As early as February, we will be able to purchase a new Fujifilm GFX 50S medium format camera and GF lenses. I will try to briefly summarize, what can be expected from this interesting news.
Its dimensions are 43.8 x 32.9 mm. Resolution 51.4 MP, CMOS, manufacturer allegedly Fujifilm. However, I don't want to believe it too much, because with similar sensors, the proverbial bag has now been torn and they all come from the workshop of the Japanese Sony. That Fujifilm would develop his own sensor in this situation, as he claims, seems a bit ... illogical to me. In addition, the greens were certainly in a hurry to introduce the new camera (developing your own sensor is not a job for a few days), especially after Hasselblad introduced a similar system. However, this somewhat self-centered company now has other concerns, as its debts (after highly intelligent decisions such as we take Sony NEX, add a wooden handle and sell it for a quarter of a million CZK) have already gotten it into such trouble, that it was bought by a Chinese drone maker Dji. So after Volvo (since 2013 it has belonged to Zhinjang Geely) Hasselblad. So I wonder, where all the good Nordic qualities go? - But let's go back to Fujifilm and the doubts about the sensor manufacturer. These are further enhanced by the fact, that it is a CMOS with a standard Bayer mask, not an X-Trans. Reportedly to avoid RAW issues that occurred after the launch of X-Trans and dragged on for quite some time. Interestingly, I did not find anywhere, whether the sensor is equipped with an AA filter. So let's hope, that this stupid smudger definitely belongs to photographic history.
For me, the biggest disappointment is only 14-bit RAW, in medium-format waters 16 bits are perhaps quite common ... a pity. Probably a ready argument for buying another model. Fuji promises a dynamic range of 14 EV, we'll see, how it actually works, but after a very good experience with the X-PRO1 I can say - why not. The basic ISO sensitivity is, unlike the X series, 100, the highest 12 800, it can be extended up to 102 400.
MOUNT AND LENSES.
The mount is brand new, his name is G. Its inner diameter is 65 mm. The first three lenses are to be introduced in February together with the camera: GF 63 mm F2.8 R WR, GF 120 mm F4 R LM OIS WR Macro and GF 32-64 mm F4 R LM WR. All should be, like the camera, resistant to moisture and dust, Fujifilm also guarantees trouble-free operation down to -10°C. Which is good news, the lack of durability in outdoor photography was a big disappointment for me with the otherwise excellent Zeiss Otus lenses. It is interesting, that after Carl Zeiss, Fujifilm manufactured lenses for the above-mentioned Hasselblad. However, not anymore for the new medium-format mirrorless camera X1D, there the Swedes allegedly agreed with another company, completely unknown to the photographic public (I will not even remember the name). Whether this preceded or followed Fuji's decision to produce its own medium-format system, hard to say.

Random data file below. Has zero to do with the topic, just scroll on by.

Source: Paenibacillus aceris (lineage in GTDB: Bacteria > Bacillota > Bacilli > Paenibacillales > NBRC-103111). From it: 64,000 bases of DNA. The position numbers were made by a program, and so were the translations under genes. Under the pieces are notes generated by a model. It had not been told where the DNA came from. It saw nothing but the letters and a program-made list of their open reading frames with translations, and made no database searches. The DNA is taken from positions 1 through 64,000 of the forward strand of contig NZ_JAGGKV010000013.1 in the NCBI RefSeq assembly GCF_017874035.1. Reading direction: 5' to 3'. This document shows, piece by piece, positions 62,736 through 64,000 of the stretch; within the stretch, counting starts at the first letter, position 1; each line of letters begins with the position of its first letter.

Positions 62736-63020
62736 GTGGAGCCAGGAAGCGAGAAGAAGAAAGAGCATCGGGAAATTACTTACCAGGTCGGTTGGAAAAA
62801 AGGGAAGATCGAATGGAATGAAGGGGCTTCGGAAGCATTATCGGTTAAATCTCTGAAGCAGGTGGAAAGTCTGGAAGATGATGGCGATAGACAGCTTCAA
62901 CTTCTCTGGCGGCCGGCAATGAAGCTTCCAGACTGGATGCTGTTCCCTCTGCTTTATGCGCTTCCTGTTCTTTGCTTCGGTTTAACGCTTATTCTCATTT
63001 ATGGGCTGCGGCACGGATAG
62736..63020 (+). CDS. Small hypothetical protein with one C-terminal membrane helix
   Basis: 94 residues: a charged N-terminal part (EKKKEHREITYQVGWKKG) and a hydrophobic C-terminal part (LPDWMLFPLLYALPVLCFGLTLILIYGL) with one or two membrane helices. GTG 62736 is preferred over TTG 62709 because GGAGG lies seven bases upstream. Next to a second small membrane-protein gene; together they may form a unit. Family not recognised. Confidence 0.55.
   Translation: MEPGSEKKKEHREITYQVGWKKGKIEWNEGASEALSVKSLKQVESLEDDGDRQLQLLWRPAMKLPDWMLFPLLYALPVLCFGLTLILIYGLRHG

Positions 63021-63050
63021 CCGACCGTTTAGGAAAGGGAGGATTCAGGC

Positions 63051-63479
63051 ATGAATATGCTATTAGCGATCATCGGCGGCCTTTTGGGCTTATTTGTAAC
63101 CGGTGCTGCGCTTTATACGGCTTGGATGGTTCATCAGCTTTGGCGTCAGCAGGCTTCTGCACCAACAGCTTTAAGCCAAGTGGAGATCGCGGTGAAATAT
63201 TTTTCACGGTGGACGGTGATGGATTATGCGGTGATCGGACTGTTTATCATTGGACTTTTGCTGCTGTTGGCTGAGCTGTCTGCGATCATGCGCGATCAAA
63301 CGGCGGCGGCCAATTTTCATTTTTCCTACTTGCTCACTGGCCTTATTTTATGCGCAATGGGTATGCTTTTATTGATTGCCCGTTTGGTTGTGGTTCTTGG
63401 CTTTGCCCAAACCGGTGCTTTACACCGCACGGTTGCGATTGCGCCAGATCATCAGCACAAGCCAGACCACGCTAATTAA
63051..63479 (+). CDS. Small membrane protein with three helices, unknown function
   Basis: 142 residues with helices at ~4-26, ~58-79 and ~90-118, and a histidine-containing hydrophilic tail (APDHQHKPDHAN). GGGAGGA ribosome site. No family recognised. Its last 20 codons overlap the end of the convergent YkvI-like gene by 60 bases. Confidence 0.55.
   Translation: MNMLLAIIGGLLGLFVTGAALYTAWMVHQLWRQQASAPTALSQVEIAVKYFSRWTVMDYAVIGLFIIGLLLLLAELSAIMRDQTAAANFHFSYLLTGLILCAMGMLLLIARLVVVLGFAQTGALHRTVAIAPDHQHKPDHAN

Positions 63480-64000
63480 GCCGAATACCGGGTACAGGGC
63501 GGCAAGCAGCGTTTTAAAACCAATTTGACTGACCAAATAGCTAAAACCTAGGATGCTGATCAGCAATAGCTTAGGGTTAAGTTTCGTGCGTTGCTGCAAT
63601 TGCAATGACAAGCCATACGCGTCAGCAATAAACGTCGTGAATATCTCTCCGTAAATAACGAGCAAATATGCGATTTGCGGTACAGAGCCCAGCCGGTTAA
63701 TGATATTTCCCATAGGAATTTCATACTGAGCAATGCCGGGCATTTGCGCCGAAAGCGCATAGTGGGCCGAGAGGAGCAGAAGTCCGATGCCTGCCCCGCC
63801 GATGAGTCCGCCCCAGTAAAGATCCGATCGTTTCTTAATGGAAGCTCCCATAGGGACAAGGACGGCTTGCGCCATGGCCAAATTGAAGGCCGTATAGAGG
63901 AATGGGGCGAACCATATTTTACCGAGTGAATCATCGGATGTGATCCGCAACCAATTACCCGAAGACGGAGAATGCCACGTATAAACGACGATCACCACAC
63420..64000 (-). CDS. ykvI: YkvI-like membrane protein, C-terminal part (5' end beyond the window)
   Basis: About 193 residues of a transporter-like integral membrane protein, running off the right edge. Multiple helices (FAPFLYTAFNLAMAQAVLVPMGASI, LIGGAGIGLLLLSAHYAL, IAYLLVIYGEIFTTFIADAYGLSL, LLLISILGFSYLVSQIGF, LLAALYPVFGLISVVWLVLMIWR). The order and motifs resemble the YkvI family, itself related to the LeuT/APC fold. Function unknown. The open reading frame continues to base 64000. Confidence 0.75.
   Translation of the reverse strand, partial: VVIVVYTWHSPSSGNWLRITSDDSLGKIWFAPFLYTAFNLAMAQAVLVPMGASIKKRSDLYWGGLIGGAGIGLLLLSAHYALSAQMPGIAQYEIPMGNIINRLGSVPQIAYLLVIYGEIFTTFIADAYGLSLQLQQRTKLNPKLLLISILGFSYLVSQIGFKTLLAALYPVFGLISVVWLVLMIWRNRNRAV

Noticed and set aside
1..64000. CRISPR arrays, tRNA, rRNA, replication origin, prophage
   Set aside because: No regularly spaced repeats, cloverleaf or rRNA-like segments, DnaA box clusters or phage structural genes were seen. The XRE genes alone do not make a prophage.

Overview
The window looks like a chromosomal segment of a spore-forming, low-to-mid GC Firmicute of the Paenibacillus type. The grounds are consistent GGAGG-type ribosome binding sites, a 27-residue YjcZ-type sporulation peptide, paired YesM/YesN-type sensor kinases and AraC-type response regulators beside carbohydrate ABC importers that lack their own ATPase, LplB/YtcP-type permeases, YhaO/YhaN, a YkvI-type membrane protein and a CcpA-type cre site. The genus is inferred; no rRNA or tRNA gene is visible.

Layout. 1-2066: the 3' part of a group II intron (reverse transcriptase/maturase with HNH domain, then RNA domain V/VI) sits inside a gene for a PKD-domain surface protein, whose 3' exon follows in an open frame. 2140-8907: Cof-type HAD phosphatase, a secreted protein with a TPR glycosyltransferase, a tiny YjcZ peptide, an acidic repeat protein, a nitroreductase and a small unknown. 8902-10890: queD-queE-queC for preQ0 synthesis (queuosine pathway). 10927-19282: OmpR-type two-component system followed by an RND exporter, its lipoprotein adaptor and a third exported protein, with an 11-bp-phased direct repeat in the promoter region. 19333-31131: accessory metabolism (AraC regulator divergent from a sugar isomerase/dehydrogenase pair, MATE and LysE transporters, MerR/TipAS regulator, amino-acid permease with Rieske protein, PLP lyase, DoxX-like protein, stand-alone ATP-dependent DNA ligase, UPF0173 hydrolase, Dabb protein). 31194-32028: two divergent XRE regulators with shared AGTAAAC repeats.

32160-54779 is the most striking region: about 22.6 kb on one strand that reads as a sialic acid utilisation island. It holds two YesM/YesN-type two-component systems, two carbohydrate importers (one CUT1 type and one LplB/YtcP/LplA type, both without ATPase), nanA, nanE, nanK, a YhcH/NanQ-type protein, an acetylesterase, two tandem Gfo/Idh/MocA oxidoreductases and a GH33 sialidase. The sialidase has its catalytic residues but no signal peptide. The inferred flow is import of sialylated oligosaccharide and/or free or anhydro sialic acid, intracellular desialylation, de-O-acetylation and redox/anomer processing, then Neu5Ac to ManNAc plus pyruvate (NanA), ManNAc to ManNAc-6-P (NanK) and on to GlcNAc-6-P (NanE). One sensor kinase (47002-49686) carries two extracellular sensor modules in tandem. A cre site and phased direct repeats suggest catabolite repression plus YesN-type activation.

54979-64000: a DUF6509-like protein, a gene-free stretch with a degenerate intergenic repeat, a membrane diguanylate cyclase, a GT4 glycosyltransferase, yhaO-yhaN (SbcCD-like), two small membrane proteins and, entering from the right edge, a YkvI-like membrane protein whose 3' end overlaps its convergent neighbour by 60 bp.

Shutter is a mechanical curtain type, with the shortest time 1/4000 second, which is quite sufficient. Flash synchronization is at 1/125, I would welcome a shorter time here, but it's not a major problem. With the electronic "shutter" we can work with a time of 1/16 000 seconds.
Rear screen has a diagonal of 3.2" (approximately 8.1 cm) and an excellent resolution of 2.36 million dots. It can be tilted, up and down at angles of 90° and 45°, to the right of 60°.
Optical viewfinder we will not find it here, the device does not have a mirror, so it was necessary to make an electronic one. It can be detached, which is very practical, in addition, we can not only lift it up in the range of 0° - 90° in five steps, but also tilt it horizontally by 45° on both sides, which we will appreciate when turning the camera vertically. The monitor inside has an excellent resolution of 3.69 million pixels, so hopefully the individual dots will no longer be visible, which is the biggest ailment of perhaps all electronic viewfinders.
It is possible to attach a vertical grip to the camera , a very nice thing.
Photos can be converted to TIFF (hooray, not JPG) directly on the camera, but only 8-bit (why not 16?). JPG can also - but I ask again why, if we have losslessly compressed or uncompressed PNG? (I know, there will be another model ...)
You can purchase a large format camera adapter.
So much just a brief overview of the most interesting. This also brings us to the main one, which is
According to various sources, it seems so far, that the price in our country should be around 125 000 CZK without VAT just for a camera without a lens. Which is very good for medium format devices. The question remains, how much will Fujifilm want for the lenses. I assume, that less than 40 000 CZK without VAT for the cheapest ones can not be expected.
After the very successful production of not only high-quality, but also beautiful X cameras with an APS-C size sensor, Fujifilm decided to jump 36 mm and enter straight into the medium format. He has extensive experience in this field since film times. If he keeps his accountants locked in the basement and leaves the prices of the lenses within reasonable limits, while the quality of the photographs will be excellent, we really have something to look forward to. The only disadvantage of the medium format is the even smaller depth of field than with 36 mm sensors, which is often good, but less so, for example, when photographing landscapes. But we will see, how it will be in reality.
© Martin Mojzis.
Photograph: © Fujifilm.
Prague, January 24, 2017.
►To the beginning of the article.
►Overview of all articles.